Virginia Lt. Governor, Justin Fairfax. AP Photo/Steve Helber.

With both sides now publicly represented by high-profile Washington, D.C., law firms, Justin Fairfax’s accuser came forward Wednesday with a detailed account of the alleged sexual assault that has become one of a series of scandals to roil Virginia politics in recent days.

Vanessa Tyson, an associate professor of politics at Scripps College in California, alleges that Fairfax, the state’s lieutenant governor and a partner at Morrison & Foerster, forced her into oral sex during the 2004 Democratic National Convention in Boston.

“What began as consensual kissing quickly turned into a sexual assault,” Tyson said in a lengthy statement issued on the letterhead of her law firm, Katz, Marshall & Banks. “I cannot believe, given my obvious distress, that Mr. Fairfax thought this forced sexual act was consensual. To be very clear, I did not want to engage in oral sex with Mr. Fairfax and I never gave any form of consent.”

Also on Wednesday, Rakesh Kilaru, a partner in the Washington, D.C., office of Wilkinson Walsh + Eskovitz, confirmed that he is representing Fairfax, who has strongly denied the assault and threatened legal action over the accusations.

“I and my firm were retained by the Lieutenant Governor in January 2018 with respect to a possible story in a media publication and we are currently representing him as well,” Kilaru, a former associate counsel in the Office of White House Counsel under President Barack Obama,  wrote in an email confirming the representation.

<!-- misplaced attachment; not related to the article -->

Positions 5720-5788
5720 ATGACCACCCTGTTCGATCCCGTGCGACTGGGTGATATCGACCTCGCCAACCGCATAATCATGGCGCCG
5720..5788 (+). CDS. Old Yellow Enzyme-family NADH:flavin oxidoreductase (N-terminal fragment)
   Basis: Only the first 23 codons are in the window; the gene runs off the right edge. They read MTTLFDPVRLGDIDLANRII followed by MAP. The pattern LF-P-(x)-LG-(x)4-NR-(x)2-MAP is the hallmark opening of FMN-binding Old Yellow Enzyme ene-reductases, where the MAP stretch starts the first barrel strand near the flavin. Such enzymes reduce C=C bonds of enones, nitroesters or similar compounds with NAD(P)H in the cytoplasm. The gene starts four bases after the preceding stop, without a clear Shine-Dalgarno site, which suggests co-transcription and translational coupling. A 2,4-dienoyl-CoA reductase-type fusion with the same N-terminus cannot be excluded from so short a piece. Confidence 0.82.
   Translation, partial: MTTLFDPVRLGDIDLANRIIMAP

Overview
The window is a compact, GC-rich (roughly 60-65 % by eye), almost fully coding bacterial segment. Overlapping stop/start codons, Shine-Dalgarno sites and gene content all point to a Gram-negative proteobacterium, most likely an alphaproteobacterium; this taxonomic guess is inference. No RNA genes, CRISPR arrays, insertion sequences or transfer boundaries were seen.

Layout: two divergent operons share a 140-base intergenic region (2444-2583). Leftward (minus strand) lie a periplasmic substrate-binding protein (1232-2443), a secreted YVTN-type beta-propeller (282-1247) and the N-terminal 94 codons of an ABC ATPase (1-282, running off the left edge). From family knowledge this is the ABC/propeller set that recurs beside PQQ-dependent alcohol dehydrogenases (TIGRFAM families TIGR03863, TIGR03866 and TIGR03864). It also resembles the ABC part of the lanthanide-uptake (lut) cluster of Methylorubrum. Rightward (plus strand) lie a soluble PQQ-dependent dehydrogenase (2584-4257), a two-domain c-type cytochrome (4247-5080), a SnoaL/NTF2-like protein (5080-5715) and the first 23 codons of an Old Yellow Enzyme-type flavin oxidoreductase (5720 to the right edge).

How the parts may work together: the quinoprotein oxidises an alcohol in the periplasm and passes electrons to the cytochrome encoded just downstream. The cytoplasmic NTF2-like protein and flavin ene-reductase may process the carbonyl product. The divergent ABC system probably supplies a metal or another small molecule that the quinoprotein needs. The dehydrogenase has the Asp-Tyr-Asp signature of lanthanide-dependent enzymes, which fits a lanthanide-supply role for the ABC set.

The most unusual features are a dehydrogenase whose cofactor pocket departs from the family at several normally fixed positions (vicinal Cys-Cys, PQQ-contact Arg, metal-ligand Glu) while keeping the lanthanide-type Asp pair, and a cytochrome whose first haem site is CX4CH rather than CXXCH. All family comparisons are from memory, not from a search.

The Wilkinson and Katz firms found themselves on opposite sides of a national political scandal involving alleged sexual misconduct just last fall, when then-U.S. Supreme Court nominee Brett Kavanaugh turned to Beth Wilkinson and his most high profile accuser, Christine Blasey Ford, turned to Debra Katz.

Katz’s firm has declined to comment on Tyson’s accusations. Tyson, in her statement, described first coming forward with her account of the alleged assault to The Washington Post after Fairfax was elected in November 2017, and she rejected Fairfax’s depiction of the newspaper’s reasons for not running her story.

“Since October 2017 when I first began telling friends about the assault, I have never wavered in my account because I am telling the truth,” Tyson said. “I have no political motive. I am a proud Democrat. My only motive in speaking now is to refute Mr. Fairfax’s falsehoods and aspersions of my character, and to provide what I believe is important information for Virginians to have as they make critical decisions that involve Mr. Fairfax.”

Fairfax is first-in-line to run the Commonwealth of Virginia, should Gov. Ralph Northam resign over his use of blackface before he launched his political career. Virginia Attorney General Mark Herring, next in line for governor after Northam and Fairfax, admitted Wednesday that he too wore blackface.

In a statement rejecting Tyson’s claims earlier this week, Fairfax that said he “will take appropriate legal action against those attempting to spread this defamatory and false allegation.” While Fairfax did not identify a target of such legal action, Tyson’s statement said Fairfax had “threatened litigation.”

In a statement Wednesday, Fairfax called the accusation “surprising and hurtful” and described his encounter with Tyson as consensual.

Tyson’s statement noted that it was the only comment she and her legal team would make on the alleged assault.

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